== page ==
The Market Scrooges Got it All Wrong

Remember all those dire warnings about our bleak economic future? We supposedly faced a perfect storm of rampant inflation, a market crash, rising unemployment, and a sharp recession.

Case in point: Larry Summers, former U.S. Treasury Secretary, predicted last year that to curb inflation, the U.S. needed an unemployment rate of 5% for five years or 10% for one year.

Summers also served as Director of the White House National Economic Council, as President of Harvard University, and as the Chief Economist of the World Bank. So he must be a smart guy, right? The economic establishment mostly fell in line with his pessimistic outlook.

This holiday season, here are the facts: the consumer price index has fallen to 3.1%; the S&P 500 has surged about 23% year to date; unemployment has fallen to a 50-year low of 3.7%; and gross domestic product in the third quarter grew by 4.9%.

The market Scrooges got it all wrong. Welcome to this year’s Christmas miracle: an economic soft landing.

The Federal Reserve gifted investors during last week’s policy-making Federal Open Market Committee (FOMC) meeting. Following six weeks of consecutive gains, the festive spirit persisted on Wall Street last week, propelling stocks into their seventh week of positive returns.

In the vanguard of the rally have been the mega-cap technology stocks, but a bullish factor is the rising New York Stock Exchange Advance/Decline line (NYAD), which indicates a more diversified market leadership.

In recent days, interest rate-sensitive segments have outperformed, e.g. small-cap stocks, the real estate sector, and high-quality dividend stocks. This dynamic, whereby the laggards become the leaders, should continue for the rest of 2023 and into the new year.

The star on the tree last week was the result of the FOMC’s two-day meeting. The Fed confirmed a pause in rate hikes and pointed to potential rate cuts in 2024.

The Dow Jones Industrial Average last week hit an all-time high, and both the S&P 500 and NASDAQ surpassed their 52-week highs (see table).

As 2023 draws to a close, the S&P 500 is approaching its all-time high reached in December 2021. The major catalyst for the rally is the prospect of looser monetary policy.

The “dot plot” unveiled at the December FOMC meeting conveyed the possibility of three rate cuts in 2024. Market sentiment has surpassed the Fed’s forecast, anticipating up to six rate cuts in 2024. In my view, the expectation for six rate cuts is probably too optimistic, but the fact is, we’ve reached peak rates and a pivot is on the way.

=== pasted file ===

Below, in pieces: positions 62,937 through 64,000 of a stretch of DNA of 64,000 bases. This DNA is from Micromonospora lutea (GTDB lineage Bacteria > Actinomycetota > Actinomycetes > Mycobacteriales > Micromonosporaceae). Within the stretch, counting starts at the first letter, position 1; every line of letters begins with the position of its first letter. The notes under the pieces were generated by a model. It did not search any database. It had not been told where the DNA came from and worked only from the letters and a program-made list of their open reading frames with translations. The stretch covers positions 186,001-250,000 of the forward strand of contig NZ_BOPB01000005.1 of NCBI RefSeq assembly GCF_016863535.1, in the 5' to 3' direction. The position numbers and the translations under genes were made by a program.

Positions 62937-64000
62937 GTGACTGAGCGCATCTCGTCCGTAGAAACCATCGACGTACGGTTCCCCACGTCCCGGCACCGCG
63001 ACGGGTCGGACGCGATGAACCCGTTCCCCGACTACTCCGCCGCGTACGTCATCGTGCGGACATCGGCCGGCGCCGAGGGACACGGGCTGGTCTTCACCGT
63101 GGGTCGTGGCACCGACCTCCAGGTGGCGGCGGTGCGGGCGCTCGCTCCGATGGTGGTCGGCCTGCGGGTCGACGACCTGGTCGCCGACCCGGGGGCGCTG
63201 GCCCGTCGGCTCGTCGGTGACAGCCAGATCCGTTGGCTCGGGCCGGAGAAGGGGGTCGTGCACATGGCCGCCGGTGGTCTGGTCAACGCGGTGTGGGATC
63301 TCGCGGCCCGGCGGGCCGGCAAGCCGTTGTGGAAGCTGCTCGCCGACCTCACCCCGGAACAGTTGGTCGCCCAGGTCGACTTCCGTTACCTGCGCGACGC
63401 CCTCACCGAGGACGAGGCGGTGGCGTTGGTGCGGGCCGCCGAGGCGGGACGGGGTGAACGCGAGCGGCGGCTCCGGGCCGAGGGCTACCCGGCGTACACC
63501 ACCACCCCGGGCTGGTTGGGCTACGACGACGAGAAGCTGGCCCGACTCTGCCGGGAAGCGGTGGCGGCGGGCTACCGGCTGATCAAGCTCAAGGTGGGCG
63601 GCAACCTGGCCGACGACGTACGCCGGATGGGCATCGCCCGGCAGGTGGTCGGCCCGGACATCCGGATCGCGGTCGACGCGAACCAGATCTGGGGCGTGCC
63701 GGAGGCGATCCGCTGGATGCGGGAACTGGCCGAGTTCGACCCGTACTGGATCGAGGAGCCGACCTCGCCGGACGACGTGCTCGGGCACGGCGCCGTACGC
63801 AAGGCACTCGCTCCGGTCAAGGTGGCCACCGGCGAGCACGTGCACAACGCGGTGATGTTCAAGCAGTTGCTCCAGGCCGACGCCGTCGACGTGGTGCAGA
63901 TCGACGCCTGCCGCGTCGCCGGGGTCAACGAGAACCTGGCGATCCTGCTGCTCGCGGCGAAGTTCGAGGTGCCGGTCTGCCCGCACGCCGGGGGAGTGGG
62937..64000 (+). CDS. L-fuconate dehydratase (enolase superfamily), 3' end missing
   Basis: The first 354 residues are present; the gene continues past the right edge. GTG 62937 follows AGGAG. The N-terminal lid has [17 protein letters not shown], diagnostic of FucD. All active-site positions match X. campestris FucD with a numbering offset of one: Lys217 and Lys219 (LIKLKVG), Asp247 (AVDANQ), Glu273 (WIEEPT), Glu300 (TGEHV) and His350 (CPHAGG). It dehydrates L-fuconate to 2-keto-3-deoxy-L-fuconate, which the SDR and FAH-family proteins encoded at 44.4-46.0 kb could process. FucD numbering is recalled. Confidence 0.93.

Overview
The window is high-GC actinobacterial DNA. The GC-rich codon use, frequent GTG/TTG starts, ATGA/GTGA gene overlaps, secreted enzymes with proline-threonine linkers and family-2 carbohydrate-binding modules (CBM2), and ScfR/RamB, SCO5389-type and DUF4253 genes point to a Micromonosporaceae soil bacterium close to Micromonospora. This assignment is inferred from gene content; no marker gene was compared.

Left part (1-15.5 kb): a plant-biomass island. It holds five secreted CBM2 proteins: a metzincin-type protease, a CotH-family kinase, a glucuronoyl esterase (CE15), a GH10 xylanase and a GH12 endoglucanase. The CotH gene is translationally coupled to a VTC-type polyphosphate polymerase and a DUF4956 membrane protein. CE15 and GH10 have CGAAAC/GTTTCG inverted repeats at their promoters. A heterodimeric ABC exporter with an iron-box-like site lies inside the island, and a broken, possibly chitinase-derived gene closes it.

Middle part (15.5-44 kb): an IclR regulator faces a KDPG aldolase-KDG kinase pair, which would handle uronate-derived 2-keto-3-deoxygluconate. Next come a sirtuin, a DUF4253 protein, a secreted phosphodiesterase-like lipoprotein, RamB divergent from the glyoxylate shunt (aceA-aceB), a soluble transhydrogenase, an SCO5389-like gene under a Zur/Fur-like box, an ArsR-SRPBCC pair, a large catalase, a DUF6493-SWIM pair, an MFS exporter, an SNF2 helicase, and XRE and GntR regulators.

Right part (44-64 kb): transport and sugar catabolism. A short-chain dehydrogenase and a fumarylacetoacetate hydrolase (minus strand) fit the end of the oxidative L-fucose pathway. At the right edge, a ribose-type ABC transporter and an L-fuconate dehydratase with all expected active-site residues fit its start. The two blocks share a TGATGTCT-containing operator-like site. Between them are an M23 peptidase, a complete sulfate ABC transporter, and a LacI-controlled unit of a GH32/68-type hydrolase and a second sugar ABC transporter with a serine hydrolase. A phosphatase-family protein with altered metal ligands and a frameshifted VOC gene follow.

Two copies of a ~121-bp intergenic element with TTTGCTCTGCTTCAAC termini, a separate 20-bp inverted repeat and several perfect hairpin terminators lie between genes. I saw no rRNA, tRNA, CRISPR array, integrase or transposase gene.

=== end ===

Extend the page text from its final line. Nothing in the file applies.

At his post-announcement press conference last week, Fed Chair Jerome Powell depicted a more balanced labor market, with increased labor supply and eased demand. Powell emphasized that the Fed could start cutting rates even if inflation hovers around 2.5%, which would exceed the central bank’s 2% target.

The decline of Treasury yields is supporting bond returns, with the Bloomberg U.S. Corporate (investment grade) index higher by about 11% since mid-October.

As the new year approaches, you should reassess your portfolio. King Cash is set to relinquish its throne in 2024. The $6 trillion flowing into CDs and money-market funds in 2023 will find new directions amid falling rates.

As market leadership broadens, underperforming asset classes are on track to continue their upward momentum next year. Opportunities will emerge in cyclical sectors, small- and mid-cap stocks, and investment-grade bonds.

On Monday, the main U.S. stock market indices closed mostly higher as follows:

  • DJIA: +0.00%
  • S&P 500: +0.45%
  • NASDAQ: +0.61%
  • Russell 2000: -0.14%

The S&P 500 is now 1.2% away from its all-time closing high that was reached in January 2022.

The week ahead…

This week is the lead up to Christmas, but nonetheless, the schedule is crammed full of market-moving economic reports. The highlights:

Home builder confidence index (Monday); housing starts, building permits (Tuesday); existing home sales (Wednesday); initial jobless claims, Philadelphia Fed manufacturing survey, U.S. leading economic indicators (Thursday); durable-goods orders, personal income and spending, personal consumption expenditures index (PCE), new home sales, consumer sentiment (Friday).

The biggest news will be the PCE, for November. The PCE is the Fed’s preferred inflation measure because it covers a much broader range of spending than the CPI, which only reflects out-of-pocket spending. The consensus expectation is that the latest PCE data will show a further cooling of inflation.

WATCH THIS VIDEO: Navigating The Transition from 2023 to 2024

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John Persinos is the editorial director of Investing Daily.

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